Taiwanese Public Opinion on Inviting the Dalai Lama to Taiwan: Political or Religious Motives?

Mei Lin Pan, Kristina Kironska

Research output: Contribution to journalArticlepeer-review


The Dalai Lama's absence from Taiwan since 2009, attributed to mounting pressure from China, has not deterred the persistent calls from the Taiwanese populace for his visit. However, the extent to which this desire represents a mainstream or minority viewpoint remains unclear. This raises questions about the motivations behind the Taiwanese people's appeals for the Dalai Lama to visit the country. Is this driven by religious sentiments, or is it politically motivated? To explore these questions, the authors propose a hypothesis that suggests a dual motivation for pro-green individuals advocating the Dalai Lama's visit-namely, a blend of religious and political inclinations, encompassing pro-Taiwan independence sentiments and opposition to the Chinese Communist Party. On the other hand, for pro-blue supporters favouring the Dalai Lama's invitation, the primary motivation appears to lean more towards religious considerations. This paper draws its insights from a comprehensive survey project, the Sinophone Borderlands Survey, conducted in Taiwan during May and June 2022.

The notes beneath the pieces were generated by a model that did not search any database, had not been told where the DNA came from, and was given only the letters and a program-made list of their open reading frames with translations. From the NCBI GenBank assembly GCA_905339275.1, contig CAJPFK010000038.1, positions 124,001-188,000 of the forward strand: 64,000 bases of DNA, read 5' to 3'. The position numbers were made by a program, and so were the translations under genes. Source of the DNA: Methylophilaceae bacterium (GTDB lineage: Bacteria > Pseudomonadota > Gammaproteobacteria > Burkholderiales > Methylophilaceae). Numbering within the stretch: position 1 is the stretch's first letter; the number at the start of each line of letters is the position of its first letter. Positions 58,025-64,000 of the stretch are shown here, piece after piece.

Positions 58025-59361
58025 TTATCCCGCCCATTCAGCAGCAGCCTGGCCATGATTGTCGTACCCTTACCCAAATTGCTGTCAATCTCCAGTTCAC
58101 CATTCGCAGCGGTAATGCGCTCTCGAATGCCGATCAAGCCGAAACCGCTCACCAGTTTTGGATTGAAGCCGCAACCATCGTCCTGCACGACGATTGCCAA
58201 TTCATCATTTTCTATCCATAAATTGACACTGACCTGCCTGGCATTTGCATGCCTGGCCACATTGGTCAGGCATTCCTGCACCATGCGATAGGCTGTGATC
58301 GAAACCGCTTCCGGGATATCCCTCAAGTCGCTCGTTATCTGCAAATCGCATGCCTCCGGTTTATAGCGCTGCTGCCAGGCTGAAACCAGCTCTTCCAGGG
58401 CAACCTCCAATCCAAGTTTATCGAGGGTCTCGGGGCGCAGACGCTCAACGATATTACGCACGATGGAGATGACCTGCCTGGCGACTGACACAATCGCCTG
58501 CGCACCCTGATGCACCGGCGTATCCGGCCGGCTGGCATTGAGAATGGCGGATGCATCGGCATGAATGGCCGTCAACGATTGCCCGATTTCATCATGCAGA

Original languageEnglish
JournalInternational Journal of Taiwan Studies
Issue number2006/6
StatePublished - 2024


  • Dalai Lama
  • Taiwan
  • cross-Strait relations
  • political motivation
  • religious motivation


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